Post by Xuxa Rodriguez, University of Illinois, Urbana-Champaign; Photo Credit ABC/Michael Desmond
On November 21st, 2013, at the University of Illinois, I presented my research on representations of Black, Latina, and Queer bodies within advertisements and content in Seventeen magazine. There are problematic cultural stereotypes being perpetuated in relation to these bodies, and more work needs to be done to represent these bodies in ways that don’t conform to a performance of “White Woman” Drag: in other words, a performance that prefers straightened hair; a streamlined body frame with controlled curves, ideally focused on the breasts; clothes and accessories that can be easily visually read as “girl,” “feminine,” and “middle class.” Perhaps most importantly for this performance’s aim of reinscribing dominant cultural values, it expresses and actively pursues heterosexual desire that works towards the reproduction of a nuclear family and the accompanying ideologies that will ensure the cycle repeats itself ad infinitum. “White Woman” Drag both makes visible and invisible that which it signifies: the performance calls upon a culturally agreed concept of “White Woman” while simultaneously erasing any features that would identify the concepts of “white” and “woman” with an actual body or group of bodies that really and truly exists in the world. (I’m currently in the process of theorizing “White Woman” Drag so forgive me if this articulation of the concept is lacking or unsatisfying at the moment.) The perpetual reification of “White Woman” Drag in images, media, and cultural consciousness devalues and undermines the ethnic identities that it compounds and breaks down within its signifiers.
Photo by Michael Desmond/ABC. Just after the moment depicted in this photograph,
Gloria’s son asks her to not root for him at the game because she’s too Latina.
Despite people coming up after my talk and congratulating me for a job well done, I felt I was preaching to a very invested choir. I’m a doctoral student at a Research I university, but I wonder if I am doing all that I can from this privileged position to further my feminist fight for equality regardless of race, class, gender, or ability, especially in relation to Latina bodies. This is where technology helps amplify the movement: as a feminist today, there are many avenues for activism and criticism that folks can join. Ms. Magazine has been going strong since 1971, Jean Kilbourne’s “Killing Us Softly: Advertising’s Image of Women” is in its fourth installation, the Feminist Majority Foundation is 25 years old, Bitch Magazine is 17, the Media Education Foundation’s series is 14, and both the Geena Davis Institute on Gender in Media and Feministing are coming up on their tenth anniversaries.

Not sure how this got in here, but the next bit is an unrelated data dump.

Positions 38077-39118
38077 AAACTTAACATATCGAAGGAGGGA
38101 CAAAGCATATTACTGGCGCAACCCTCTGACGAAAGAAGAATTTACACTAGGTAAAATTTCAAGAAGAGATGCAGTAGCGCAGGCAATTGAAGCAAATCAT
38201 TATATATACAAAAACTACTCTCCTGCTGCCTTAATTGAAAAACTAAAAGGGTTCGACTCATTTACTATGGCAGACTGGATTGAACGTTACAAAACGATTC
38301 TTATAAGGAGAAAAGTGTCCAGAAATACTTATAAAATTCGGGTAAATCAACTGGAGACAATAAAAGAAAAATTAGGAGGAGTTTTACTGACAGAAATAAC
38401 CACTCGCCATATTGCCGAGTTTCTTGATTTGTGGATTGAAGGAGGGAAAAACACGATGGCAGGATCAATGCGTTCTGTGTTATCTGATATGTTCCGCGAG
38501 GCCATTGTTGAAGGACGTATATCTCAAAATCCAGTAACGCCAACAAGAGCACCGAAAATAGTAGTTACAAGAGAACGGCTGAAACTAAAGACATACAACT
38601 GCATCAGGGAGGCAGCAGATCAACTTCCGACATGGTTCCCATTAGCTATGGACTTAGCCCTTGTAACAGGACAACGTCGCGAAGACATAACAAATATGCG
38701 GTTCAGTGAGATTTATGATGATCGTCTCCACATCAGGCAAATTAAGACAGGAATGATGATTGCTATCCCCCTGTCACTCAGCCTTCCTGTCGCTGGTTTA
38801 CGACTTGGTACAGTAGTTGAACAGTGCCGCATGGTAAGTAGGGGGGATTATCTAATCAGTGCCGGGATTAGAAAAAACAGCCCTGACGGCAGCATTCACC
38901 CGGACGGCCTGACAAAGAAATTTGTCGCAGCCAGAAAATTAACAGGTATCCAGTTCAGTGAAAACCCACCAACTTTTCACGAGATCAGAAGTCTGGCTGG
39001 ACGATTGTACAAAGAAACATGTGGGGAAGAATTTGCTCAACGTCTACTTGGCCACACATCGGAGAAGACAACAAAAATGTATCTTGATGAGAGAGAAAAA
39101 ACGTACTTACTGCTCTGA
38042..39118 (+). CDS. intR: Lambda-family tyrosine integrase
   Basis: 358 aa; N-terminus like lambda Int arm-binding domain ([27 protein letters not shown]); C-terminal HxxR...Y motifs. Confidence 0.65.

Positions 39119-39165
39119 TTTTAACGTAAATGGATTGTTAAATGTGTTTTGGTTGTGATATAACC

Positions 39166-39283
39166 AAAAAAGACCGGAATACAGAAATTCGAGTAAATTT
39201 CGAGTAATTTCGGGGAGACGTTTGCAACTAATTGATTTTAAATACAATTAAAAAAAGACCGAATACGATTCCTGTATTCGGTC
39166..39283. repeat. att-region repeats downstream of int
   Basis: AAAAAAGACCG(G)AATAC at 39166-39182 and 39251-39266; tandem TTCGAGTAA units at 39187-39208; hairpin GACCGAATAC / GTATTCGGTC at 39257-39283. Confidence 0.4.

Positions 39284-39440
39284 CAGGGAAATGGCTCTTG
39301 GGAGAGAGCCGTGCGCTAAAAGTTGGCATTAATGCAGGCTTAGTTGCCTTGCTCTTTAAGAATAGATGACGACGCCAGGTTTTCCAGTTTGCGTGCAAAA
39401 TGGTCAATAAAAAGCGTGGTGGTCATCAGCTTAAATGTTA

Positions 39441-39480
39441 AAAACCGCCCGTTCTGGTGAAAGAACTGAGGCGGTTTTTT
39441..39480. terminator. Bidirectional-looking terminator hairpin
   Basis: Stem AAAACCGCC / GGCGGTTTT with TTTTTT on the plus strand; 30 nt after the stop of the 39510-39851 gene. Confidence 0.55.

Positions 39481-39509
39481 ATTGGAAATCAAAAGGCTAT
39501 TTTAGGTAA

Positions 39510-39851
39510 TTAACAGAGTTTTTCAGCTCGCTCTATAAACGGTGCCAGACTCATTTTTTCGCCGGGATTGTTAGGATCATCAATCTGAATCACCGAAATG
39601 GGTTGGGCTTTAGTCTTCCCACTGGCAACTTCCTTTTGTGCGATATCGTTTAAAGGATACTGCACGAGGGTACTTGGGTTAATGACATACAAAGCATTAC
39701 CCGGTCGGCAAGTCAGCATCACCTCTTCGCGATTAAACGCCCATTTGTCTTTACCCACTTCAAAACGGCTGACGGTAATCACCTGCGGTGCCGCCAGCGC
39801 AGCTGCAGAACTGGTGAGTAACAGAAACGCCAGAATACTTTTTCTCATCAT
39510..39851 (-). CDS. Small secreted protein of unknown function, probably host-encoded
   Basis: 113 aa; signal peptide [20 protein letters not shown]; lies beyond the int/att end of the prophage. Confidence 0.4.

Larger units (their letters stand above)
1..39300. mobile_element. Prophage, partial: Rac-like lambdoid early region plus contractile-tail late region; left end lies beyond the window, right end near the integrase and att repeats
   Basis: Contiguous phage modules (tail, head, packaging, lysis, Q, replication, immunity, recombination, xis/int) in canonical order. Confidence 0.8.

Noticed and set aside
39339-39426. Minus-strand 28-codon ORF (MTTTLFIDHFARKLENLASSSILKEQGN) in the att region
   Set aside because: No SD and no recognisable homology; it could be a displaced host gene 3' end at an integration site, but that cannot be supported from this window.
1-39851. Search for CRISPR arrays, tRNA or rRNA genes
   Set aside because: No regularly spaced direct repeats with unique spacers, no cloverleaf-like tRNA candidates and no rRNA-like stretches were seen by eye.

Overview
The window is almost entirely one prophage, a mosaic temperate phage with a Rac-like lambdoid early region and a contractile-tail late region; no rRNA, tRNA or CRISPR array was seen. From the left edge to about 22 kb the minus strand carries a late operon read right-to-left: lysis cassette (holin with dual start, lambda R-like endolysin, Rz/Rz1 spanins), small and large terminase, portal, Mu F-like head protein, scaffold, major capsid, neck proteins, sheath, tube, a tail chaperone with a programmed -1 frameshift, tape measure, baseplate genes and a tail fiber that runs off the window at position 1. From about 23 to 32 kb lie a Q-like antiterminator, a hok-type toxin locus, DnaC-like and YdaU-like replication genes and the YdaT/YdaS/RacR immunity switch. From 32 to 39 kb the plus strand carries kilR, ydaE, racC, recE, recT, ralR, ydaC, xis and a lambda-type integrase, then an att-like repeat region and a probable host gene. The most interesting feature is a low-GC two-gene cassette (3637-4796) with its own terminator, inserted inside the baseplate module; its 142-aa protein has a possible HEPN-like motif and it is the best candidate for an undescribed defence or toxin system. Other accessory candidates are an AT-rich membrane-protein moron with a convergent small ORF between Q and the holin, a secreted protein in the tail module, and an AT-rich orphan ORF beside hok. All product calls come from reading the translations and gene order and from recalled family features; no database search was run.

I live in a world where Feminist Frequency delivers sharp, accessible critical analysis about representations of women to countless online viewers. I live in a world where Feminist Ryan Gosling launched a thousand blogs in its likeness. I live in a ridiculously exciting world where Rookie produces content by girls and women of all different backgrounds for girls and women of all different backgrounds.
And yet I also live in a world where “Modern Family”’s Gloria is told by her son that she can’t help her fiery outbursts—she’s Latin, it’s in her blood. While Gloria’s outfits struggle to contain her buxom figure, I shake my head as I add her to my running mental list of Latina women failed by media representation, almost tauntingly as if waiting to see when anyone will notice the stereotypes they keep perpetuating. Eva Mendes, Jennifer Lopez, Salma Hayek, and Cameron Diaz are almost always represented as Latina bombshells. If Latinas aren’t represented as sex kittens, their ethnicity is often hidden or erased on screen. Although Rosario Dawson has been luckier, Gina Torres has yet to play a Latina on screen despite being of multiracial Cuban descent. This is nothing new as Dolores Del Rio, Lupe Velez, Carmen Miranda, Rita Hayworth, and Raquel Welch are all examples of Latina bombshell typecasting, with Hayworth and Welch at the extreme end of the typecasting spectrum by virtue of having been packaged and represented as non-Latinas for public consumption. (As of 2002, Welch has publicly claimed her Latina identity because of her performance as Aunt Dora in PBS’s “American Family”.)
Will Latina women ever find themselves not being represented as fiery-tempered and cartoonishly-curved, with voluminous hair, as they mew and preen for viewers? While this question isn’t new and there are certainly academic conversations devoted to the topic, I wonder if education and publication is enough to win the long-term battle to transform and open up representations of Latina bodies to include a wide variety of gender expressions and performances in the media?
What other models can be followed to work towards transformation? Is the future online? In self-produced and crowd-funded video analyses, like Feminist Frequency? In pop cultural packaging for quick, immediate uptake, like Feminist Ryan Gosling? In community-specific and community-sourced exchanges, like Rookie? Or is the future beyond what we can come up with today?
NOTE: Danielle Henderson has said that she started Feminist Ryan Gosling as joke flashcards to help in studying the work of the cultural theorists she was learning at the time of her master’s degree. However, I think there’s a lot for academics and academia to learn from the way that the project culturally resonated, almost overnight.
Xuxa Rodriguez is a first year PhD student in Art History at the University of Illinois Urbana-Champaign. Her doctoral work focuses on the work of Afro-Cubana and Cubana artists Coco Fusco, María Magdalena Campos-Pons, and Ana Mendieta. She also works on gender performance and representations of women of color in media and fashion. More info on her work and interests can be found at http://xuxarodriguez.com.